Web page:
How starring role in Olympics led to curtain call on stage and screen

6-15 Jul 1912: Portrait of the British Team, competitors in the Football event, standing on the pitch during the 1912 Olympic Games in Stockholm, Sweden. Great Britain won the gold medal in this event. \ Mandatory Credit: IOC Olympic Museum /Allsport
6-15 Jul 1912: Portrait of the British Team, competitors in the Football event, standing on the pitch during the 1912 Olympic Games in Stockholm, Sweden. Great Britain won the gold medal in this event. \ Mandatory Credit: IOC Olympic Museum /Allsport
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MENTION the name Harold Walden and the chances are you will receive a blank look.

“Harold who?” might come the reply.

His is not a name that trips off the tongue.

One hundred years ago, however, Walden was widely known in footballing circles.

A prolific striker for Bradford City, he was a veritable terror of First Division defences.

After finishing as the league’s leading scorer in the 1911-12 season, Walden then shot to worldwide fame as he helped Great Britain’s football team win Olympic gold during the 1912 Stockholm Games.

Walden was the star of the tournament, scoring an amazing nine goals in the team’s three matches.

This included six in the opening game against Hungary, which Great Britain won 7-0.

Walden, who began his career with Halifax Town before joining Bradford in December 1911, was one of four players with Yorkshire connections in the 1912 squad.

There was goalkeeper Ronald Brebner, who played 23 games for Huddersfield Town before his tragic death at the age of 33 as a result of injuries sustained playing for Leicester Fosse.

Ivan Sharpe, a wily left-winger, was one of only a handful of men to have represented Leeds United and Leeds City, playing one game for the former in 1920 and 65 games for the latter between 1913 and 1919, and outside-left Gordon Wright served as captain of Hull City for seven seasons.

But it was Walden who was the team’s celebrity, Walden who captured the public imagination.

After his double hat-trick in the opening game, which was effectively the quarter-final stage of an 11-team tournament, Walden carried his form into the semi-final.

He scored twice against Finland as Great Britain eased to a 4-0 win.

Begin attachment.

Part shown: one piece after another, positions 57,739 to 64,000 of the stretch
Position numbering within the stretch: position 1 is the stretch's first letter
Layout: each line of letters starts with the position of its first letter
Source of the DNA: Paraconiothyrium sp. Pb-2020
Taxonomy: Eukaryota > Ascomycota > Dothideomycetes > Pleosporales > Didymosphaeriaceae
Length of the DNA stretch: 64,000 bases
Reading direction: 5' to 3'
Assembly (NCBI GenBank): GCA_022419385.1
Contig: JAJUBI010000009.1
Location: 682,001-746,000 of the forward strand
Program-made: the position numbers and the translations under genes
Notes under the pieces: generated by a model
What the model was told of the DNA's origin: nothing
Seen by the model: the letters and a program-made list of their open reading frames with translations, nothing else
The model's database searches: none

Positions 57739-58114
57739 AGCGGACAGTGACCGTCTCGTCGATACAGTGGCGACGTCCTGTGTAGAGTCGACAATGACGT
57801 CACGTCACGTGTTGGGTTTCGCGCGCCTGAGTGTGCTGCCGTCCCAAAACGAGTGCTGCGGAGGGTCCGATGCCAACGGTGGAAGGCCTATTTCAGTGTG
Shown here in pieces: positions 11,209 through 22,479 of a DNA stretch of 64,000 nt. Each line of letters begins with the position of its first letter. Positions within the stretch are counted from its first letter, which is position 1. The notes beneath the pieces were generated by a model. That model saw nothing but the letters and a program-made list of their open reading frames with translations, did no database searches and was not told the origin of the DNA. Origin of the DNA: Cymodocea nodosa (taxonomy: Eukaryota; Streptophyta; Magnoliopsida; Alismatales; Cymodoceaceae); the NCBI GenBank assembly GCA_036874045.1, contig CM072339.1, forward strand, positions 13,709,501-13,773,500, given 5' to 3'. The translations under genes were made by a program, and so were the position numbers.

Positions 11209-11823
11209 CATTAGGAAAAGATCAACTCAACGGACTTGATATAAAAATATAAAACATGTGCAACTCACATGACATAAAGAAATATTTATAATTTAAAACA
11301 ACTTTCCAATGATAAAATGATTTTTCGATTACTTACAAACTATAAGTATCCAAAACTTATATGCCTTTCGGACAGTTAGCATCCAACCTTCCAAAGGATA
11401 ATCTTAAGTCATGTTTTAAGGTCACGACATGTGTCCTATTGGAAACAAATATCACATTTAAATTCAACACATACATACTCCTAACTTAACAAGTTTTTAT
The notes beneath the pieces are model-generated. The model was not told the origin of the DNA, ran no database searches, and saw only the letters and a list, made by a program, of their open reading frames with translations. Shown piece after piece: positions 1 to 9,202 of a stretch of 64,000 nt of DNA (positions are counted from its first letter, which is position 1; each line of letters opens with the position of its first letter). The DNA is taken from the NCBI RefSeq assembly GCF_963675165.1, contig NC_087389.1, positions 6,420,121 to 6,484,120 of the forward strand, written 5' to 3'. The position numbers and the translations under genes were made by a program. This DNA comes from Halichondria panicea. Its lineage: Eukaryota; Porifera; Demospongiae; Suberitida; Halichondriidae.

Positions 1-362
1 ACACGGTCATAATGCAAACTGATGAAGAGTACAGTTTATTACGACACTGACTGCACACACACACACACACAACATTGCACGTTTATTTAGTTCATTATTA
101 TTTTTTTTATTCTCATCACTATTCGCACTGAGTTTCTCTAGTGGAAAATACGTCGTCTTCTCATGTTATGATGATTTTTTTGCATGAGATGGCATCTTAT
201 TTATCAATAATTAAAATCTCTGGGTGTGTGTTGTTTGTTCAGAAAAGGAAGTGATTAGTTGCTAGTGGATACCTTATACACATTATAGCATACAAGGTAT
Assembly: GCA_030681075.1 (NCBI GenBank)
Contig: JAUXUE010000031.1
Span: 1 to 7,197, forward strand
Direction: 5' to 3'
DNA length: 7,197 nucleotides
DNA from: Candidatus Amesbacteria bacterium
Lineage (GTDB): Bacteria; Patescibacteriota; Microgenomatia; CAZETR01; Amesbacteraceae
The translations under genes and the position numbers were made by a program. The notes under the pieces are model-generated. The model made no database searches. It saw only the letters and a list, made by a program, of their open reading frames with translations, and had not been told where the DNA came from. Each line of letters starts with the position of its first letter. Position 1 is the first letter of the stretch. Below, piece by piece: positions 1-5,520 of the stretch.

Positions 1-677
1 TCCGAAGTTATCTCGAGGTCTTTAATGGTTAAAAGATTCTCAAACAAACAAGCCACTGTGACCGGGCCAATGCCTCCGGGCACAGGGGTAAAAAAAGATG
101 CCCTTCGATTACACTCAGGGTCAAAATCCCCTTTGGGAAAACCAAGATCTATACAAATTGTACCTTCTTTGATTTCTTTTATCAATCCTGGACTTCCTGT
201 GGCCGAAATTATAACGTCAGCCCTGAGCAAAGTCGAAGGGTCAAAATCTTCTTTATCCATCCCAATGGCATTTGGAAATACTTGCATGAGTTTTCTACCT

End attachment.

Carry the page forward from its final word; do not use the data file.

Walden then set England on course for victory in the final, scoring the opening goal as Great Britain defeated Denmark 4-2.

At the time of his performance, Walden was 24 years old.

He had already led a multi-layered life, having joined the army at the age of 16 and served in India and Ireland.

Walden went on to serve during the First World War with the West Yorkshire Regiment, rising to the rank of captain and later becoming battalion adjutant.

But it was his second career that cemented his status as one of the game’s most interesting characters.

In 1919, while still playing football, Walden made his stage debut at Bradford’s Alhambra Theatre.

He sang at the piano during a lifeboat appeal show.

Francis Laidler, the theatre owner, was so impressed that he signed him up to appear for a week.

Walden decided to give up football and, from that day forward, never looked back.

In 1920, Walden began a brief flirtation with the film industry.

He featured in The Winning Goal, one of the earliest football-related movies, which was adapted from the Harold Brighouse play, The Game.

Walden made another film appearance when he played himself in Cup-Tie Honeymoon in 1948.

But films were only ever a diversion; singing was Walden’s forte in the entertainment industry and he went on to make at least two 78rpm records – Ronnie the Robin and also Mother I’m a Soldier.

Walden also branched out into comedy while taking part in a tour of Australia. When the show’s comedian fell ill, Walden volunteered to step into the breach.

He dragged his hair forward on to his forehead to create a “kiss-curl” effect some three decades before Bill Haley made it his trademark. The look was completed by a straw hat borrowed from a bookmaker who happened to be standing at the side of the stage.

Walden’s second career very nearly came to a premature end following an incident with a paraffin lamp out in the Australian outback. Travelling on a covered wagon, he was lucky to escape with his life when someone knocked over the lamp and caused a fire.

Towards the end of his variety career, Walden became a member of the Ernest Binns Follies on Morecambe pier. One of his last appearances was in 1955 at a show to raise money for the Yorkshire Evening News’s Christmas Appeal; he died after suffering a heart attack on Leeds railway station a couple of weeks later.

Walden’s name has drifted from memory, like a line of handwriting that has faded from view.

The names of Brebner, Sharpe and Wright are even more obscure and yet England could not have won the 1912 Olympic title without them.

Next year, it remains to be seen which players Great Britain head coach Stuart Pearce will have at his disposal.

Officials from the Wales, Scotland and Northern Ireland Football Associations do not want their players to take part in the tournament, which has caused much controversy ahead of the event.

There is talk of former England and Manchester United midfielder David Beckham possibly being available, but one thing is clear.

What Pearce would give for a Harry Walden – footballer, actor, performer extraordinaire.

chris.waters@ypn.co.uk